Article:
Bustling cities need the requisite transportation networks that can keep them running smoothly. AI and computer vision-powered smart transportation enables smart cities to achieve that objective with ease. There are three attributes that every smart city--or any place of human settlement for that matter--must possess in abundance--livability, workability and sustainability. The frameworks and amenities which allow inhabitants to live comfortable, clean, healthy and safe lives boost the livability quotient of a smart city. Additionally, the communication and mobility networks that make it easier for inhabitants to commute to and from work, expand employment avenues and simplify business creation and growth improve the workability aspect of such cities.
Samsung's brewed up a fresh idea of how to bring a smart dashboard system to the motorcycle with a new concept called the Samsung Smart Windshield. It's a kind of heads-up--eyes slightly down, really--display that allows motorcyclists to keep their hands on the handlebars and still interact with their phones. The basic idea is that you connect your smartphone (via Wi-Fi and a dedicated app) to a device embedded in your bike that includes a projector. When you're on the road, the projector takes information from your smartphone and displays it in a semi-transparent view on the bottom of the bike's windshield. The Smart Windshield can display all kinds of content, including turn-by-turn navigation, email, messaging, and phone notifications.
Smart 50 Awards, in partnership with Smart Cities Connect and Smart Cities Connect Foundation annually recognize global smart cities projects, honoring the most innovative and influential work. Strong applicants will represent innovative projects with current or future municipal-scale impact and application. Applications should clarify their connection with a municipal or municipal-similar partner such as a county, region, campus, installation, base, or facility complex. A fee of $300 is due for each application submitted, invoiced via email once your submission is received by our team, to qualify your entry. Finalists receive one (1) full registration waiver to Smart Cities Connect Conference and Expo and two (2) Gala awards tickets.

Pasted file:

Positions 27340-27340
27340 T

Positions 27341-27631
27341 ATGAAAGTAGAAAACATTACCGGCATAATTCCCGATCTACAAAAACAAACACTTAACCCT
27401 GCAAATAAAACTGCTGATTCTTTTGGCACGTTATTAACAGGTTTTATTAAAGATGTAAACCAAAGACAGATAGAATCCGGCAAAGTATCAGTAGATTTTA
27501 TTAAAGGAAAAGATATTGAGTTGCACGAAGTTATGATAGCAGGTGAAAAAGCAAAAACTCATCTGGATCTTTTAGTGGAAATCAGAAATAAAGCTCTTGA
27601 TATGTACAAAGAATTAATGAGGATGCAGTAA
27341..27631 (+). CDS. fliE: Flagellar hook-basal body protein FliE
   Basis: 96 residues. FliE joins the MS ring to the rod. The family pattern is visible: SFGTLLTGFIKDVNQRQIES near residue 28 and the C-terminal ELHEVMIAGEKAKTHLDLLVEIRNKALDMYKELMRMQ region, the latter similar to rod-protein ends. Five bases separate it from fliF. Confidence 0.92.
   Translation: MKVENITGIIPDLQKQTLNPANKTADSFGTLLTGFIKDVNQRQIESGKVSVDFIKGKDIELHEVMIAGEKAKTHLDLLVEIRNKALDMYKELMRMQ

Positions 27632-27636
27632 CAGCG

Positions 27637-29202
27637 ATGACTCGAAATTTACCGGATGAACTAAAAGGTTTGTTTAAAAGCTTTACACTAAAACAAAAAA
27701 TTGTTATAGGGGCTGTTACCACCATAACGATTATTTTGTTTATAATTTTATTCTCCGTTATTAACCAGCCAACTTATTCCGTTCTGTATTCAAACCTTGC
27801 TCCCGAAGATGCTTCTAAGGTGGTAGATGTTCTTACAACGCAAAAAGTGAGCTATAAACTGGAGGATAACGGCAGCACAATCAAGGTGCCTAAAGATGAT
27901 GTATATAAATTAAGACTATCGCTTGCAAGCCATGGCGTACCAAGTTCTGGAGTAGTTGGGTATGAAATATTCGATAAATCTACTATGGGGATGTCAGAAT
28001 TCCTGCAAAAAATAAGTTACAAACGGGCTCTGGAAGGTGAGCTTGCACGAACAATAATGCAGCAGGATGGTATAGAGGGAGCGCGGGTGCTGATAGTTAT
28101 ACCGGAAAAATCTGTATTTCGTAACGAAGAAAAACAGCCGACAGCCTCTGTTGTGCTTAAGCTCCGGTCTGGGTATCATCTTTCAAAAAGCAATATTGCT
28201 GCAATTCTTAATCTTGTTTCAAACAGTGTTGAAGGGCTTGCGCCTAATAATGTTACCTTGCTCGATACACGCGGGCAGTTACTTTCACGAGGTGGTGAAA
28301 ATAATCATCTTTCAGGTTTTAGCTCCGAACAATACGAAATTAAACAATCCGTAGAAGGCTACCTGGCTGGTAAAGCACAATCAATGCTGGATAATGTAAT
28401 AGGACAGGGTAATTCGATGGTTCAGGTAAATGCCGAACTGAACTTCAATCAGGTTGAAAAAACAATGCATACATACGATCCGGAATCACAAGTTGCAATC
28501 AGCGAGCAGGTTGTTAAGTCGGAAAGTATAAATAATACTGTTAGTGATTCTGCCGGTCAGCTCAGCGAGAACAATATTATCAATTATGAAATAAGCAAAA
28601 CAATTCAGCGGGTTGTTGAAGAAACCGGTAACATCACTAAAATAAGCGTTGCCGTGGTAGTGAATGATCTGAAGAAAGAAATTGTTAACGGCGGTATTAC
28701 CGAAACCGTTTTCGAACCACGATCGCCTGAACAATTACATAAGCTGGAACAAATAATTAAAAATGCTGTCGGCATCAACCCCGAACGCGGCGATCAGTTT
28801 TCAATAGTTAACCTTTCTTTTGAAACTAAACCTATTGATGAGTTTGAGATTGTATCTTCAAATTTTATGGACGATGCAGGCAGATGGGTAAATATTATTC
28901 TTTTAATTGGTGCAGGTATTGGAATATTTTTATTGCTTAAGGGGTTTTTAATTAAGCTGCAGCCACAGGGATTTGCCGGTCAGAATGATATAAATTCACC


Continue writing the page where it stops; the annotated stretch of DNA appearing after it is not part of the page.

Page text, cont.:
What would have you thought if someone told you 20 years ago that the Smart City of the future would include talkative trash bins, streetlights that automatically "guide you home," or hundreds of on-street parking spots across the city that come with an electric vehicle charging station? As crazy as it would have sounded many years ago, Smart City technology is becoming part of our urban landscape. Cities like Prague, Manchester, or Melbourne use smart trash bins that notify ("talk to") waste collection centers when they are full and ready for collection. Connected streetlights that automatically dim on and off according to actual lighting demands have become a reality in Miami, Edinburgh, and Jakarta. Citizens of Los Angeles, Hamburg, and Beijing can charge their electric vehicles while parked on the street. Despite these advances, global Smart City development in 2021 is at an infant level, with billions of people living in urban areas not having access to many of these solutions.
The smart transportation market size is estimated to reach $130 billion by 2024. This reflects a CAGR growth of 20 percent from 2018 till 2024. Even though such a development pace can hardly be called explosive, smart transportation systems are gaining momentum worldwide. Rapid urbanization, always-connected vehicles, environment protection initiatives, and traffic optimization technologies are the primary triggers of new mobility. City residents and authorities expect smart infrastructures to emerge since improved road and passenger safety is a must in the so-desired smart cities. Smart transportation consists of smart infrastructures capable of providing passengers and drivers with advanced services for better coordinated and more efficient transportation networks.